"Neither party has controlled the debt very well and neither party has controlled spending," he said. "So I think the Tea Party is about bringing government back to its senses and a lot of the things we talk about are a chastisement to both parties."
He insists, though that the aim of the Tea Party movement isn't to isolate the other parties and that, in fact, he shares some ideals with Democrats.
"I think the interesting thing is that a lot of the things the Tea Party talk about are very popular with Democrats and Independents. We talk about term limits... You poll a balanced budget amendment you find than an enormous amount of Independents and Democrats support term limits and balanced budget," he said.
As Plante noted, Paul sounded quite confident of victory in today's vote.Continue »
Relations between the administrations of President Obama and Afghanistan President Hamid Karzai have been strained for much of 2010, but on Wednesday the two leaders made nice, holding a press conference in which they projected mutual respect and cooperation.
The reality, however, is that sticking points remain between the two men - and it will take more than a stateside visit and photo-op to adequately address them.
On Thursday's Washington Unplugged, Zalmay Khalilzad, the former U.S. Ambassador to Afghanistan and Iraq, spoke with CBS News Senior White House Correspondent Bill Plante about the realities both sides are facing.
According to Khalilzad, relations "will ultimately depend on whether progress is made on the ground" in the war in Afghanistan.
"If progress is not made the contentiousness will return in my judgment," he said.Continue »
On Tuesday's Washington Unplugged, Sen. Bill Nelson (D-Fla.) spoke with CBS News Capitol Hill Correspondent Nancy Cordes, reacting to BP's unprecedented plan to contain the massive oil spill with a metal container that will be lowered onto the leaking pipe to try to suck in the flowing oil.
Nelson said, "If it works, presumably all that oil coming from the well head would go up into that container, then up a pipe to a tanker. Let's hope it works."
While oil companies are on the hook for clean-up costs they are not obligated to pay costs exceeding $75 million to business and communities affected by these disasters.
"Existing law only limits a company to $75 million in damages, and you can imagine that this is going to be one of the worst environmental and economical disasters," Nelson said.
He and Sens. Robert Menendez (D-N.J.) and Frank Lautenberg (D-N.J.) introduced the Big Oil Prevention Act to ensure that oil companies are not allowed off the hook when it comes to paying for economic damages as a result of future oil spills. It would raise the liability cap from $75 million to $10 billion. It would also eliminate the $1 billion per incident cap on claims against the Oil Spill Liability Trust Fund, a government reserve for handling the immediate costs of dealing with disasters.
Watch the interview above, or watch all of Tuesday's Washington Unplugged here, also featuring CBS News National Security Analyst Juan Zarate with the latest on the failed Times Square attack and suspect Faisal Shahzad.
"Washington Unplugged," CBSNews.com's exclusive daily politics webshow, appears live on CBSNews.com each weekday at 12:30 p.m. ET. Click here to check out previous episodes.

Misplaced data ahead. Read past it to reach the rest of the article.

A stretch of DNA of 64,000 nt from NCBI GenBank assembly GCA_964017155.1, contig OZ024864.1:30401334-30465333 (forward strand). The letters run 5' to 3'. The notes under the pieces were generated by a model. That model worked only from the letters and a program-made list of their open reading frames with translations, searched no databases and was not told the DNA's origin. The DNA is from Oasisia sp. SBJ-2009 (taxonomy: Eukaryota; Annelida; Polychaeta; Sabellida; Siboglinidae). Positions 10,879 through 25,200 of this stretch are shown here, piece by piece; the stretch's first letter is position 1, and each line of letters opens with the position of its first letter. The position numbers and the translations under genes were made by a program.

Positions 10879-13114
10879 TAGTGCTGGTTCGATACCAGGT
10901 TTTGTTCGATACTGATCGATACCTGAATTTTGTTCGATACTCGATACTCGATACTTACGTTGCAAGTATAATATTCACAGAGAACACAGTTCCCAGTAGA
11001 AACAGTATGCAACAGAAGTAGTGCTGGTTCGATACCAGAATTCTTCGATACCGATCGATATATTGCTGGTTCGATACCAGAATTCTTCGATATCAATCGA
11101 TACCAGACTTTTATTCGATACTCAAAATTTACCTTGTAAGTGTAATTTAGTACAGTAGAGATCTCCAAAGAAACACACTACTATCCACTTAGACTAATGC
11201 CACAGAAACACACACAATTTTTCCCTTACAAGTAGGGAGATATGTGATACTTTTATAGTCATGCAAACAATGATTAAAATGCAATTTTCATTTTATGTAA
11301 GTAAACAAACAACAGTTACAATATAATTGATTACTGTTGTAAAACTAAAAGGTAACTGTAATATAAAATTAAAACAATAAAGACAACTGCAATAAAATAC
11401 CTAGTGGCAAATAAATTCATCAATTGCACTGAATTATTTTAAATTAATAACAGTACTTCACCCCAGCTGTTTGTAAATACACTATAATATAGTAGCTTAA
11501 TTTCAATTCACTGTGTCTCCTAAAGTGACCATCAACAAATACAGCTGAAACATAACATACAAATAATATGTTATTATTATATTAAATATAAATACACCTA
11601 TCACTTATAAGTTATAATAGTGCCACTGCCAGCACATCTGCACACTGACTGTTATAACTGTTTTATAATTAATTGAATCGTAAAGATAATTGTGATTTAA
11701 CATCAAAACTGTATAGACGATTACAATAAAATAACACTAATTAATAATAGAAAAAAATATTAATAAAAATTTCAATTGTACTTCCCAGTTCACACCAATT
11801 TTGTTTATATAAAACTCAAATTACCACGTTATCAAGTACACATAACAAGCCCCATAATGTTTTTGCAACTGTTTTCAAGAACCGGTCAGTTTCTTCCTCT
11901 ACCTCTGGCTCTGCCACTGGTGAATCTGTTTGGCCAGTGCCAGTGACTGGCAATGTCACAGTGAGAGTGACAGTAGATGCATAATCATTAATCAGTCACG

To put it simply, the Obama White House and the White House Press Corps are having issues. Those issues range from the president leaving the White House without the press pool in tow to not making statements at most of his bilateral meetings during the Nuclear Security Summit.
On CNN's "Reliable Sources" two weeks ago, White House Press Secretary Robert Gibbs told the Washington Post's Howard Kurtz about his daily press briefings, "I sometimes joke that I know when somebody thinks they have a good question, because when I walk in they've already got their makeup on."
The comment and earlier incidents resulted in a mini-summit between Gibbs and select White House reporters.
On Tuesday's Washington Unplugged, Sharyl Attkisson discussed this with White House Correspondents' Association Board Member and Reuters White House Correspondent Caren Bohan, who explained what was brought up at the meeting with Gibbs.
"One of the issues that I think is important is we would like to see President Obama hold more press conferences," she said. "He's been a little more reluctant to hold news conferences or take questions from reporters at informal settings."
Another issue raised at the meeting was the use of "anonymous sources" by the press corps. Gibbs asked reporters to end their use of quoting anonymous sources. Continue »
President Obama has cast a wide net in his search for his second Supreme Court pick in less than a year, and he's hoping to stay on the same timetable as with the nomination of Justice Sonya Sotomayor.
On Wednesday's Washington Unplugged, CBS News Chief Legal Correspondent Jan Crawford spoke with Senior White House Correspondent Bill Plante. "My guidance is that this is going to be early to mid May," she said. "They want to do it before May 26th. They want to start those hearings in July."
The White House confirmed Wednesday that it has a list of 10 potential nominees, but the focus has narrowed to just a handful. As Crawford explains, the White House is "doing intense vetting right now."
"They're going to cast a very wide net right now because they have a lot of constituencies they're trying to satisfy," she said. "When it comes down to it, it's just going to be a handful at the very end that [Obama] will talk to and look at seriously."
One new name that's being floated around and could be a strong possible pick is Martha Minnow, the current Dean of Harvard Law School. Crawford notes, "She was also a professor of President Obama's at Harvard Law and was one of the people who encouraged him to go into public service."